In 2014, Warburton was named the Western Australian Telstra Business Woman of the Year.

Warburton has had a long career in the mining industry. At just 25, she was promoted to run the finance function at Hamersley Iron, which these days is Rio Tinto Iron Ore. From there, Warburton went to work in Rio’s London headquarters.

In 2002, Warburton was made the Group General Manager- Strategy and Operations at Multiplex, a position she held for six years.

She then spent two years as the Chief Planning and Strategy Officer at ALDAR Properties before gaining her current role at Brookfield Multiplex.

Warburton has previously said her management style is team focused rather than individually focused.

“I look to empower people and give them as much autonomy as they like,” Warburton said.

“I was given a lot of opportunities very early in my career so, as a leader, I like to give young people a lot of opportunity but provide the support networks they need.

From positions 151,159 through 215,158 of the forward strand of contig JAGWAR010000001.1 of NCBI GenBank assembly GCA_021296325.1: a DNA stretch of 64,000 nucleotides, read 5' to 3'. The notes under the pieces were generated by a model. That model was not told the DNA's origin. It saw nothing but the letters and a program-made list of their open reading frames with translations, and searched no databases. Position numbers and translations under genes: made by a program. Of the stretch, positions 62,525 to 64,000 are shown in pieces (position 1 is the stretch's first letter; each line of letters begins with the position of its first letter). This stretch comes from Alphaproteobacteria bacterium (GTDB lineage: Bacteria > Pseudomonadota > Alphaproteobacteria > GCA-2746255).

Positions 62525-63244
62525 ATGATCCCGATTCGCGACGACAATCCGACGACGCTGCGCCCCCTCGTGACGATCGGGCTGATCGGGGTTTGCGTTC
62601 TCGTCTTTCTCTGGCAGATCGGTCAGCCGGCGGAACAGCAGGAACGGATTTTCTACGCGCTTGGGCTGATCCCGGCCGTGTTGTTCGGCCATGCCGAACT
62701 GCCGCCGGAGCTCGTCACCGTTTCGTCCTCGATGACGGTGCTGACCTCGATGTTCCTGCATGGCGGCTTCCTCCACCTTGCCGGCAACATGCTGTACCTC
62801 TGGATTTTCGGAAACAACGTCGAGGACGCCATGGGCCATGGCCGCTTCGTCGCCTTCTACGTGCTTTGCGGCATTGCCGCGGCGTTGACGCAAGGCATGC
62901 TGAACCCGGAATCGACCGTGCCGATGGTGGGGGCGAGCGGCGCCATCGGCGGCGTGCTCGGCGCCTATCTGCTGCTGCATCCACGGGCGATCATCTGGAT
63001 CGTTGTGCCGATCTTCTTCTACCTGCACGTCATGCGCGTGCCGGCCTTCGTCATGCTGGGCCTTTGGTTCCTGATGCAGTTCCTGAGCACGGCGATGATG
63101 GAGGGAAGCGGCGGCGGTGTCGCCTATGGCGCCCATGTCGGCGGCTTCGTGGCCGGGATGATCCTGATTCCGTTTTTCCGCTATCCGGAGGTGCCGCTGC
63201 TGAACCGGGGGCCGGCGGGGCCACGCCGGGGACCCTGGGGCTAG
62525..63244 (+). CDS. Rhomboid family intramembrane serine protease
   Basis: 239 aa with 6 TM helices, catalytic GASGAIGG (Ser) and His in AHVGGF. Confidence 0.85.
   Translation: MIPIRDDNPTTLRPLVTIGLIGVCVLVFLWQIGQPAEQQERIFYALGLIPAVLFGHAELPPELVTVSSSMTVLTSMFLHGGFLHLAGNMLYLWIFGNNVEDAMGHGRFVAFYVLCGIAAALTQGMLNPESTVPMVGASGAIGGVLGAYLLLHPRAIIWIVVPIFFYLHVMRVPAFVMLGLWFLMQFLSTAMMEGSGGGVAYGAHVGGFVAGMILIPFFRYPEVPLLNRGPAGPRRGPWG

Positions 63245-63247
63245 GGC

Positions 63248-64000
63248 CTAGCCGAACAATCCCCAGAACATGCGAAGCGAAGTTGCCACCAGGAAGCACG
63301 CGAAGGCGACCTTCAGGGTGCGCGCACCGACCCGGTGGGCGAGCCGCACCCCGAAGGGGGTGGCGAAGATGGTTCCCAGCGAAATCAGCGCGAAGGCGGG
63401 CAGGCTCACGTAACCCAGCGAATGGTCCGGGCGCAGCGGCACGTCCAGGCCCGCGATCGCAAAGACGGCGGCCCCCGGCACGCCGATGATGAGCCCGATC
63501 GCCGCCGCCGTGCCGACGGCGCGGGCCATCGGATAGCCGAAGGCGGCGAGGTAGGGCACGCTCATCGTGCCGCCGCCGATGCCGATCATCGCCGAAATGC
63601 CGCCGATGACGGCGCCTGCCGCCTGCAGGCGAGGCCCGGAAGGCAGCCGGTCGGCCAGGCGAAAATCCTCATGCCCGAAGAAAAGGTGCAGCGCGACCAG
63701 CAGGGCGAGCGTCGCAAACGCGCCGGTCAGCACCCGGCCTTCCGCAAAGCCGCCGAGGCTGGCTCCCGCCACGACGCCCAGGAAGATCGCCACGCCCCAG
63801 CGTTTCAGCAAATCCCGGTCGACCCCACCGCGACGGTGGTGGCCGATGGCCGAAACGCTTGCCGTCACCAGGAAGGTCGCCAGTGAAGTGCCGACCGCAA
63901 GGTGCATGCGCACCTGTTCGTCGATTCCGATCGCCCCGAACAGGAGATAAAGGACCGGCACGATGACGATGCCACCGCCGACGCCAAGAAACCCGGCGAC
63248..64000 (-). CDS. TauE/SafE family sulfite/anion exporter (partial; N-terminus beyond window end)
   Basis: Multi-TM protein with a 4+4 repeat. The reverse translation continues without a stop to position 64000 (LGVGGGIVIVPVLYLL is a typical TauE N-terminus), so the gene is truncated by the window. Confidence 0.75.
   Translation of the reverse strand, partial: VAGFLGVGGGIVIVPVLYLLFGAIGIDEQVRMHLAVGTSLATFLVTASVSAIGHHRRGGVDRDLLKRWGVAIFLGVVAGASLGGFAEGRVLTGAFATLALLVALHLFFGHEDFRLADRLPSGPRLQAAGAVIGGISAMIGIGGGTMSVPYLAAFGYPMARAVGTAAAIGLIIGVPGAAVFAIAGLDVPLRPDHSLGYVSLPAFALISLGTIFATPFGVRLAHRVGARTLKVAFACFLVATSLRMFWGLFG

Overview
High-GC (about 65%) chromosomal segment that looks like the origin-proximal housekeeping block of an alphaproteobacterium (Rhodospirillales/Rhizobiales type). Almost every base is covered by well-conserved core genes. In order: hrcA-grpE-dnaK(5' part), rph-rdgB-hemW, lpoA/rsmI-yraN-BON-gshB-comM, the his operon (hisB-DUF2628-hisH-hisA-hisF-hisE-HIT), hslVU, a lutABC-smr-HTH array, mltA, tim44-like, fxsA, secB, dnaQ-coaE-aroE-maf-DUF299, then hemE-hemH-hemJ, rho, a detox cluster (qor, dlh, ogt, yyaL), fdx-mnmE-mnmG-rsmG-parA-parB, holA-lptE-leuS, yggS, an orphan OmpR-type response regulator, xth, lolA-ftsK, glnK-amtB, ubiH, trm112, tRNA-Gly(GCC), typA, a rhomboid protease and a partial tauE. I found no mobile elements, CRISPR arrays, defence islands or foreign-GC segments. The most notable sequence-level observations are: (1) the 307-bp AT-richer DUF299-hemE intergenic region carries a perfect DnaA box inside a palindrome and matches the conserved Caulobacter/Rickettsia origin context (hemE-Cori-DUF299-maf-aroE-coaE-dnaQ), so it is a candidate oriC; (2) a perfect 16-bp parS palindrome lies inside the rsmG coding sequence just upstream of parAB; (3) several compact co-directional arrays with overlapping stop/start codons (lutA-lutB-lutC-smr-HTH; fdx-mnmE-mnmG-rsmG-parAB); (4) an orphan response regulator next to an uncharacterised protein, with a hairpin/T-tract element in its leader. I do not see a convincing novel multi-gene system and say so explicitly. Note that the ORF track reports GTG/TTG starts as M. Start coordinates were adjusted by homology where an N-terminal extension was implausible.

“I’m looking for a culture that’s driven around honesty, respect, trust and care; that measures and celebrates success, has some fun in the process and one that is comfortable with change.”


Henry Sapiecha

SEX DISCRIMINATION EMPLOYMENT LETTER from 1939 shows workplace sexism

It was a few weeks before the Second World War broke out and across the Atlantic Josephine Calavetta was working at a photography studio in New York.

The 22-year-old was impressing her superiors with her skill and work ethic and asked to be transferred to a different studio- Studio #60- in Brooklyn.

She was denied the opportunity. While the vice-president of Grant Photo Corporation admitted he “would be only too glad” for her to take up the position because they knew she was up to the job, he could not allow it “due to the fact that we have to have a man manager in New York City”.

Her story was published on Women You Should Know as part of Women’s History Month.

One of Josephine’s jobs at the studio was to colourblack and white portraits.

“At that time, hand-colouring was a prestigious job, involving meticulous work that required immense skill. Josephine would apply watercolours, coloured oils, crayons or pastels, over a black and white image’s surface using brushes, her fingers, or cotton swabs.”

A year after the initial rejection, the company received a letter from a client, Mrs Kimball, praising Calavetta’s work.

In his reply, the vice-president agreed with Mrs Kimball’s assessment, noting “we have difficulty in discovering girls deserving promotions”.